Here’s something I can prove, but I don’t understand.
Let be the number of trees whose leaves are labeled by , and whose internal vertices all have degree . So counts objects like the tree on the right.
Let . Let be the number of pairings of . So counts objects like the pairing on the left.
Proof: We have the recursive relations and . (Exercise!)
Of course, it is easy to solve these recursions and compute that . This is sequence A001147 in Sloane’s encyclopedia, the so-called double factorial sequence.
Now, let be the number of trivalent trees with vertices which can be embedded in a disc, with the leaves occurring in circular order on the boundary. And let be the number of pairings of which can be embedded in a disc, with the points occurring in circular order around the boundary. The figures below show that .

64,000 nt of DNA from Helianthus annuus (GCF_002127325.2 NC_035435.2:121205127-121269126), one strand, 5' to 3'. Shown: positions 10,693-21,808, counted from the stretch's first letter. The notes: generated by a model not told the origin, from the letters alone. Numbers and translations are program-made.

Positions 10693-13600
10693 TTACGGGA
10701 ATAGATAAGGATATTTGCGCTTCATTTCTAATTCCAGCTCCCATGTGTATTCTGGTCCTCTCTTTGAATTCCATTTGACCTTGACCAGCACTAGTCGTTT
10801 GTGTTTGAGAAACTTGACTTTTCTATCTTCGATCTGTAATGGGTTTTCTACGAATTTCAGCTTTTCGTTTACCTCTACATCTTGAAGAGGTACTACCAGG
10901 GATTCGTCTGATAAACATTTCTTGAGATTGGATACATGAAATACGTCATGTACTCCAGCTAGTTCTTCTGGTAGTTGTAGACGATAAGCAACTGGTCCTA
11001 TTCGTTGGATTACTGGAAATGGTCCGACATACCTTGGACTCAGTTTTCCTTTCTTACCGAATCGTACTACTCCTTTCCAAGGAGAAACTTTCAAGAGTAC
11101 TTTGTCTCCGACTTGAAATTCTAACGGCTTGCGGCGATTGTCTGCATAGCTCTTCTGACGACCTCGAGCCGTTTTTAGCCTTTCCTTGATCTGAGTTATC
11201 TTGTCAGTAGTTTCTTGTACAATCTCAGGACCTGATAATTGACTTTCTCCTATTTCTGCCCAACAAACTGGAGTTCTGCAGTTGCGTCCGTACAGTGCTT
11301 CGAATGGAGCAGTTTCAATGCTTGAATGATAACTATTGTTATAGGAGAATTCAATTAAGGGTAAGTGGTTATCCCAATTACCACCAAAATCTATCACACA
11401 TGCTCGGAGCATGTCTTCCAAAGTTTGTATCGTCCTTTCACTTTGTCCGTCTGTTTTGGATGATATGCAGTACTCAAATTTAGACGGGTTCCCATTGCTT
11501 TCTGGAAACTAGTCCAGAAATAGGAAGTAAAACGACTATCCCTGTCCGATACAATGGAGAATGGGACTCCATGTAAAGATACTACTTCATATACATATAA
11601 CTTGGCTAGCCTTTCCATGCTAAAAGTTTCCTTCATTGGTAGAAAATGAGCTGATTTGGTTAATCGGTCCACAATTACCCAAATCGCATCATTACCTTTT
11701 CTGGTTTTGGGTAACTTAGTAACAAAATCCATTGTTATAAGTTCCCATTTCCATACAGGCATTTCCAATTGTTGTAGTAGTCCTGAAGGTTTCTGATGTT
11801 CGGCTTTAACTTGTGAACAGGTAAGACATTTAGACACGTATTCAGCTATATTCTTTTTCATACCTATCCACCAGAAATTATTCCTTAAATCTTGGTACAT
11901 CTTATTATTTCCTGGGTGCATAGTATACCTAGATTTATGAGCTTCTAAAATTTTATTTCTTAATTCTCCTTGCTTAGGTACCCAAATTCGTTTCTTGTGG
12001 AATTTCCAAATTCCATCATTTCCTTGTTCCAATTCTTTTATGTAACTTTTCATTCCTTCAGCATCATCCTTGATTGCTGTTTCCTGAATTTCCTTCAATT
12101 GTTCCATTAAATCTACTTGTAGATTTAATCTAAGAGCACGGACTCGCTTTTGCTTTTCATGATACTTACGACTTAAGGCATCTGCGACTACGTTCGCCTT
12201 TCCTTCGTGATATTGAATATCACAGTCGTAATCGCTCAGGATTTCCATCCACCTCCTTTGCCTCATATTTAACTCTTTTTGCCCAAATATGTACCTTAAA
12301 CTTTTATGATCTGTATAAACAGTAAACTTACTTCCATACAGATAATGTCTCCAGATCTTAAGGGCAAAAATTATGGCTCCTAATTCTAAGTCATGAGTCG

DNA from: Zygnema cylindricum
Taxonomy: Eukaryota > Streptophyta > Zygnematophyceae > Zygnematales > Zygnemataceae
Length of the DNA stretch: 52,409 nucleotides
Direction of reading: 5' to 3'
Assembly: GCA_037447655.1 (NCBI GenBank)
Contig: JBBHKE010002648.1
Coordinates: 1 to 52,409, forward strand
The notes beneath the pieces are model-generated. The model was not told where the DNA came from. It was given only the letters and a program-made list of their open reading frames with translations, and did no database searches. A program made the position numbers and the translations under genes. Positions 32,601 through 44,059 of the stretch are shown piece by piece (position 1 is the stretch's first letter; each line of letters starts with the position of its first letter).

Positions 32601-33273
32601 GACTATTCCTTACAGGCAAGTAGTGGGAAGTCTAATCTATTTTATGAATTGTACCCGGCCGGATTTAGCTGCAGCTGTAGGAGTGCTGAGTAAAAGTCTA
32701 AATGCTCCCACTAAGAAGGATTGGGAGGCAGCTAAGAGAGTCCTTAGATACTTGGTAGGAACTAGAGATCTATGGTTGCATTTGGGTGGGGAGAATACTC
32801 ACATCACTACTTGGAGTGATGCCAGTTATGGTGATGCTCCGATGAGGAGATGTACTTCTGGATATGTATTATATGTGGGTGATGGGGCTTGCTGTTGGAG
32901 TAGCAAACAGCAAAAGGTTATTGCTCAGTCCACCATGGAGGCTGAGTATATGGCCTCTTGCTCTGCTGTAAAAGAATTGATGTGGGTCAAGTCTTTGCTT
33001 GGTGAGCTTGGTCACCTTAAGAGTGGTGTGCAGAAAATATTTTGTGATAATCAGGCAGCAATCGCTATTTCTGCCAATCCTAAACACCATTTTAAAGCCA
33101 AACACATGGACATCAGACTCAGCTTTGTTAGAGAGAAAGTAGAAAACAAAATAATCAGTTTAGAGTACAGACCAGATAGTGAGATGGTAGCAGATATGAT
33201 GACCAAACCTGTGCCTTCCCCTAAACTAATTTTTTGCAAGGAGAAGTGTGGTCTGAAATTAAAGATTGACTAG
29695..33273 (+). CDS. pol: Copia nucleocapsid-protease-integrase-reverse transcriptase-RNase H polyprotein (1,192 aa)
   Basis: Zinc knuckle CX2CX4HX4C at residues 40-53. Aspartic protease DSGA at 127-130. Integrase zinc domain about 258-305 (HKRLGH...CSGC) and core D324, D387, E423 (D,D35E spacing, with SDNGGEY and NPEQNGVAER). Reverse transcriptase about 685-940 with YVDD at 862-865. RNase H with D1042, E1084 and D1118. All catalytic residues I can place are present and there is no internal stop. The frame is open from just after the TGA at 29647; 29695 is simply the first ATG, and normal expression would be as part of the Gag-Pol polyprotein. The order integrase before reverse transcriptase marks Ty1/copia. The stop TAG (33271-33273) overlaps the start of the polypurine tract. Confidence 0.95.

Proof: We have the recurrences and . (Exercise!)
So the question is: Why? Is there some bijection between trees and matchings under which the condition of having a planar embedding behaves nicely? Are there other examples where we can go between double-factorial objects, with a symmetric group symmetry and Catalan objects with a dihedral symmetry?